In recent years, a company’s office has become an extension of its brand identity. A thoughtfully designed workspace not only allows a business to function more efficiently, it can serve as a physical manifestation of an organization’s culture and values. How, then, can two seemingly disparate businesses come together in one unified space? This was the driving question behind a new Porto office designed by local firm Paulo Merlini Architects.
The architects have successfully joined E-goi, a digital marketing firm, and Clavel’s Kitchen, a culinary content creation agency and cooking school. Through the renovation of two adjacent warehouses, Merlini’s design revives a formerly industrial stretch, offering a new office flexible enough to adapt with the growing companies’ ongoing expansion. The businesses — and their spatial needs — are distinct, but they now exist in harmony in a building that facilitates natural interaction between the two companies.
Despite their differences, E-goi and Clavel’s Kitchen share a casual yet professional workplace atmosphere that lends itself to Merlini’s unpretentious design aesthetic — where natural materials, neutral colours and the incorporation of greenery make for a relaxed space.
Upon entering a serene (and almost sterile) lobby, visitors are guided up a sculptural spiral staircase into the office above. The ramp’s support bars — both a structural necessity and a prominent design feature — enhance the sense of verticality, drawing the eye up to an oculus that illuminates the building’s core.
The open office plan is subdivided with rows of wooden boxes that provide much needed privacy for meetings and video calls, with washrooms housed in the same wood volumes. Vibrant blue accents and a floating swing bring a hint of playfulness that speaks to a laid back culture.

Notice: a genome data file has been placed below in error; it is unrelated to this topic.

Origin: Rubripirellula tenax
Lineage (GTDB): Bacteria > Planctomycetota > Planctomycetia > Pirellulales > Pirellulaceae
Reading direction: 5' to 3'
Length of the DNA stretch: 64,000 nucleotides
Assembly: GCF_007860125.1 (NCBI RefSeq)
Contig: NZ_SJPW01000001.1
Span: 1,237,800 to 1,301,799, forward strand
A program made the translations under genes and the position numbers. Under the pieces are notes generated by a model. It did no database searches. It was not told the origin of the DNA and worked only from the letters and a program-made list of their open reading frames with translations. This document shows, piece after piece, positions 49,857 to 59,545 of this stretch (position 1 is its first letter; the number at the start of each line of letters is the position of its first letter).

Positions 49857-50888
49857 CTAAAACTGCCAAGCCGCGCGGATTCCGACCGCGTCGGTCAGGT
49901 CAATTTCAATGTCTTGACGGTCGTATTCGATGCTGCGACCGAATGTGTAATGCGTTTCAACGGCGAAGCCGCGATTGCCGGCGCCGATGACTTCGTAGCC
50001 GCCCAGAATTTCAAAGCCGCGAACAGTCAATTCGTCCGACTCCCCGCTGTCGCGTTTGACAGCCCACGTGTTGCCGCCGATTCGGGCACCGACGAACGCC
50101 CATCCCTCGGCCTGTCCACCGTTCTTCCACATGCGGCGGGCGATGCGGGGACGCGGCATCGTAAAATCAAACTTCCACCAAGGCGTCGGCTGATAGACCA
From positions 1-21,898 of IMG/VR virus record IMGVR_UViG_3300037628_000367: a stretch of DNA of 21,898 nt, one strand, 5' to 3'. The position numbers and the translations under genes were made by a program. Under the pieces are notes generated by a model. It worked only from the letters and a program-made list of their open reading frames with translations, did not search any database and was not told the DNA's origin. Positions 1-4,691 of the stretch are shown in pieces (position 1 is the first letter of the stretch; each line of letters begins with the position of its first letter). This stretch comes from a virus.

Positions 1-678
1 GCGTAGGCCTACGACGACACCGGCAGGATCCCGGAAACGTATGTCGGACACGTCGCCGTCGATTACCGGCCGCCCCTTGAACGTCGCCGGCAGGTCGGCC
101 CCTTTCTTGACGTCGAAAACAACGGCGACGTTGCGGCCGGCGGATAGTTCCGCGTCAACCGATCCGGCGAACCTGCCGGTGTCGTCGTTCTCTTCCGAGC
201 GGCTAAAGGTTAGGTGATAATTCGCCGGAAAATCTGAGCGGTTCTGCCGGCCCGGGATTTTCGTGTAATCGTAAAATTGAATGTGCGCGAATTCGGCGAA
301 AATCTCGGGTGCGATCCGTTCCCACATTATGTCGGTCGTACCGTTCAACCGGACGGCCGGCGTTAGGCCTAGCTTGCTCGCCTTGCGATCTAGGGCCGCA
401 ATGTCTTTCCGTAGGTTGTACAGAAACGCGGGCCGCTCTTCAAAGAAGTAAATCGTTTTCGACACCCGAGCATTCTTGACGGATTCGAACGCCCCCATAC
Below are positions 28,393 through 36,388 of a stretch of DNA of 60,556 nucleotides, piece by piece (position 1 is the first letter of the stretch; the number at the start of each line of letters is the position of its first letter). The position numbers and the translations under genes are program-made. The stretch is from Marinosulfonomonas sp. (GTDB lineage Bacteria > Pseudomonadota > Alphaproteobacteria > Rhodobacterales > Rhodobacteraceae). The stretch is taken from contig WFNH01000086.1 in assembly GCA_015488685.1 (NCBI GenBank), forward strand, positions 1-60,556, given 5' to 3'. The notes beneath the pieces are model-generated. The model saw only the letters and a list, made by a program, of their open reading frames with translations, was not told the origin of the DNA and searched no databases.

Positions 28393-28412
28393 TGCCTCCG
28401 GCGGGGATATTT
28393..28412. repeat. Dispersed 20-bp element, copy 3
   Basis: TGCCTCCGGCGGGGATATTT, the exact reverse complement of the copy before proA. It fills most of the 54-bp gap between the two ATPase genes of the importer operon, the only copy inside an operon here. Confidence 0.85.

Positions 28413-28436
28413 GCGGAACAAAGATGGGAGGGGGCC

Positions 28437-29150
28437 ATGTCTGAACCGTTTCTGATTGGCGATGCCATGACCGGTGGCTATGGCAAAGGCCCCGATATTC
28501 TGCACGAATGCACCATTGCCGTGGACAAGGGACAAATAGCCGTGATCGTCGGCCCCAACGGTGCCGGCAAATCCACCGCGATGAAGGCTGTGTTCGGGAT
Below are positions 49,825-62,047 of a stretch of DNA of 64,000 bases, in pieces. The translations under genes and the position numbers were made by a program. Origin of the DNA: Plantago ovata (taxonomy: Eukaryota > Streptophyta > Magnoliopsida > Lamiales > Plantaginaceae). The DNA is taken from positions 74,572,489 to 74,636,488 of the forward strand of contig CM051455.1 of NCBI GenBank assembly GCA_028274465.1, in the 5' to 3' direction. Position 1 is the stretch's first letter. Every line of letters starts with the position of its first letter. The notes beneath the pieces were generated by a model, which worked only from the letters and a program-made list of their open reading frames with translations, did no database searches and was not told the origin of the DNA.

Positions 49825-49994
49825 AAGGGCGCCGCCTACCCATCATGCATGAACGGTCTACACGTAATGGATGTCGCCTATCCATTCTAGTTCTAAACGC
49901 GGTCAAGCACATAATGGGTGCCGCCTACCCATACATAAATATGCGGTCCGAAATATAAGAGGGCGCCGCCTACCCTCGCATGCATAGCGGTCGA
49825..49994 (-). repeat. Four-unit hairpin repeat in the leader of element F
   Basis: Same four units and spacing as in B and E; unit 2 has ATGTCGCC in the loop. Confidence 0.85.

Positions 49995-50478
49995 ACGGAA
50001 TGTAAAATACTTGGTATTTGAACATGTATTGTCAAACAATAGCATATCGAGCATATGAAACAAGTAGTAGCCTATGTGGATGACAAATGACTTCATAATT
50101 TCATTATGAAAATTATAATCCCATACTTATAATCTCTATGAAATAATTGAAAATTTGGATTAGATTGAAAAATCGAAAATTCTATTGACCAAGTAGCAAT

Throughout, vignettes of lounge seating, bean bag chairs and barstools offer places for an impromptu meeting, a cup of coffee or a quiet moment of respite. The dispersion of programs renders the office with a lively energy the architects describe as “organized chaos.” Designed for optimal flexibility, there is plenty of space for the company to grow, with versatility to accommodate a number of uses as their needs change.
Upstairs, a spacious kitchen in crisp white is offset by open wooden shelving which houses a colourful assortment of cookware. Visible through the kitchen’s glass doors, the staircase imbues the office with a dynamic sense of movement that feels appropriate for the home of two up-and-coming businesses. A warm and inviting dining area offers seating for 100 people, providing a gathering space that cultivates connection.
The need for natural light was also a major priority, which drove the building’s fully glazed facade. Clever space planning ensured lighting was maximized in the spaces that mattered most. The second floor photo studio faces north for consistent, low-contrast lighting, while the building’s west-facing rear windows provide natural light throughout the workday — and connect to a series of terraces.
The glazing is equally vital to the building’s street presence. With the restaurant, photo studio and staircase on full display, all that vibrant energy radiates out into the city.
The workspace designed by Paulo Merlini Architects unites two local businesses with a striking spiral staircase.